For reasons I’ve never really understood, physiotherapists seem really reluctant to tell their work stories. I’m not talking about the conversations we’ve all had with our partners, families and friends about interesting clinical problems we’ve faced or patients we’ve treated, but rather the kinds of things that give us pause to reflect on what we’re doing, or make us think that there’s a lesson here that others could share in.
A long time ago, doctors, midwives, nurses and psychologists recognised the value of stories, giving birth to the whole idea of narrative-based medicine and the medical humanities. But physiotherapists have been slow on the uptake.
The latest edition of the journal Qualitative Inquiry – a bastion of innovation in qualitative research methodology – illustrates my point (link). There is a ‘three-part autoethnographic short story [that] explores the materiality of loss,’ a ‘found poem created from a selection of poems published in indexed peer-reviewed social science journals between 2007 and 2012,’ and a paper exploring ‘three versions of adventurous writing.’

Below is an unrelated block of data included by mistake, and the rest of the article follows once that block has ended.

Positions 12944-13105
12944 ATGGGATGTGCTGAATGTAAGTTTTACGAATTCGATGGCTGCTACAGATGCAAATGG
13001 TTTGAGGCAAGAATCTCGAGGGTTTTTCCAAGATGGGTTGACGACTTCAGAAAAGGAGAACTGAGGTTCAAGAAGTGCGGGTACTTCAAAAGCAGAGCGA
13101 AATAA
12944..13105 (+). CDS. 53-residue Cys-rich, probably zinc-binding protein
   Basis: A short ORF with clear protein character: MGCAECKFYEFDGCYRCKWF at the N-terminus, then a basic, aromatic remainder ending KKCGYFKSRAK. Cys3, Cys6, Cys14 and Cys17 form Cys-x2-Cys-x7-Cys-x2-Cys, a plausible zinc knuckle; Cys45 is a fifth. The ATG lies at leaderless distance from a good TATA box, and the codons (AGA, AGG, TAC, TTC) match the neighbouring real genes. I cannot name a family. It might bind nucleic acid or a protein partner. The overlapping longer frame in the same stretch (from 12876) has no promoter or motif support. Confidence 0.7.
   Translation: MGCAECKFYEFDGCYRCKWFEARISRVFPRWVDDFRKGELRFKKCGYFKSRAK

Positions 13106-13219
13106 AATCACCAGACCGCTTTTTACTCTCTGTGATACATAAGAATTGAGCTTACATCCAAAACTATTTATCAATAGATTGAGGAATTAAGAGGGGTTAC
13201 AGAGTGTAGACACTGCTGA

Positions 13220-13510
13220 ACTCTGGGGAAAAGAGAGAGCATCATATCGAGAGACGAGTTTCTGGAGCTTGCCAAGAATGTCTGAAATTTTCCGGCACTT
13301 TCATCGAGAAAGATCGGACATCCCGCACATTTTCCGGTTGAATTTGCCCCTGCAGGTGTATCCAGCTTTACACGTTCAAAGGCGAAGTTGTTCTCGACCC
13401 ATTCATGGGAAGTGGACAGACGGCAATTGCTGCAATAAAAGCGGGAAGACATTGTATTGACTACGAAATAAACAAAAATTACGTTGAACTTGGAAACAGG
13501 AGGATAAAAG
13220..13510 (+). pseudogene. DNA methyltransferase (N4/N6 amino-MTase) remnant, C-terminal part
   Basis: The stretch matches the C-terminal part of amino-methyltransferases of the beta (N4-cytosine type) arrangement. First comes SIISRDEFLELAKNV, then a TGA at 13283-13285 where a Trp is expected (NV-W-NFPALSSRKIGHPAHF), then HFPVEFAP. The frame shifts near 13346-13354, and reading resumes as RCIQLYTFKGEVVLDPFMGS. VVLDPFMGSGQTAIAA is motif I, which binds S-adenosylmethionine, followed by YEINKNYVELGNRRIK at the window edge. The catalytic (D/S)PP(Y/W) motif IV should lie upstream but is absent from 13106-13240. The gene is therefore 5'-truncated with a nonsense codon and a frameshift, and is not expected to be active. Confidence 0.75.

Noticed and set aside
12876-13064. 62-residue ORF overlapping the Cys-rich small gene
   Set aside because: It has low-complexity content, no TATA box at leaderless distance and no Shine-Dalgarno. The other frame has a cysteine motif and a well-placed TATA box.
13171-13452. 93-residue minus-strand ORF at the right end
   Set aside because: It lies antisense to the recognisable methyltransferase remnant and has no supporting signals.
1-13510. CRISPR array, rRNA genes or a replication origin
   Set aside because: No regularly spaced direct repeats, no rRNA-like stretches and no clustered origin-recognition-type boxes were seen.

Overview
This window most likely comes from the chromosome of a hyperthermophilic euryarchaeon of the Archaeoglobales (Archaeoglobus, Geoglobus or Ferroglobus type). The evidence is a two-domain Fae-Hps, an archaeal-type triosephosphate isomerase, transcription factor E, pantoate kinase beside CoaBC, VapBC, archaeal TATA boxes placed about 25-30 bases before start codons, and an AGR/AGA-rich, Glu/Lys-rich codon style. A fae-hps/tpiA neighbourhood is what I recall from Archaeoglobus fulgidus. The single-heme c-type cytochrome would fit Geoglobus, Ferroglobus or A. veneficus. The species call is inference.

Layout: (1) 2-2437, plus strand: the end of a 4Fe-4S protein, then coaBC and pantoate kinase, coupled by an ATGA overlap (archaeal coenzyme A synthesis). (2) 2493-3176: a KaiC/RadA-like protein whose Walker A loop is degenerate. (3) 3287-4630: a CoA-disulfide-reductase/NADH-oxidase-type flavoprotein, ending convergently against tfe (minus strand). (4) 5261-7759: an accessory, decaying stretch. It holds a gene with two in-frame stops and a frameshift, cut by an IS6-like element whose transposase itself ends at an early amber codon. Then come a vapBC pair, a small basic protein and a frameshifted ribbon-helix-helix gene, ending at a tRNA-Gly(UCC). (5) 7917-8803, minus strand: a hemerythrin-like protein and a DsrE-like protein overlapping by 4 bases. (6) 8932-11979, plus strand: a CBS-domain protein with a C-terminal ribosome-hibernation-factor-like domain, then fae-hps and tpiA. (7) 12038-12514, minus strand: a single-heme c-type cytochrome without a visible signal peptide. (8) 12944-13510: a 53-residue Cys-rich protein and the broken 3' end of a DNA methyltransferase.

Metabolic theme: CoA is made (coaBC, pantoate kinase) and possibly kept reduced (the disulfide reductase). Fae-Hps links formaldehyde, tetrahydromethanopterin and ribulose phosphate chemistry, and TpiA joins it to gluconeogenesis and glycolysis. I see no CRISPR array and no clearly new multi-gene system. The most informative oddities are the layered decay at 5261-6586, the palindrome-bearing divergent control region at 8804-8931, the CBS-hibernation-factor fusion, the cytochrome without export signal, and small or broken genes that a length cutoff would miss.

Most tellingly, there is a paper titled Writing Paralysis in (Post) Qualitative Research (link) which uses the form of the academic article as a vehicle to explore how to write with, against and through paralysis.
Sally French, the well-known publisher of Physiotherapy: A Psychosocial Approach has used narrative forms of writing to tell her own story of her visual impairment, but few others have followed suit.
Perhaps physiotherapists think that their stories are less worthy, or less interesting than other people’s stories? Certainly, our current crop of journals give little encouragement to experimental and creative writing as a serious scholarly form. But that shouldn’t stop physiotherapists exploring narrative approaches to practice, particularly these days with the easy availability of Internet publishing.
Many physiotherapists have started to take to blogging as a way to explore their practice, and it is telling how the most read posts are based on people’s real work experience. But so far many of the posts adhere to the unwritten rule that physiotherapists should only talk about clinical problems. It would be nice if we could develop some kind of new publishing forum where people can develop robust, thoughtful, scholarly writing on physiotherapy practice, and draw on some of the amazing health literature that is now emerging using narrative as its primary mode of engagement.
French, S., & Sim, J. (2004). Physiotherapy: A Psychosocial Approach (3rd ed.). London: Elsevier.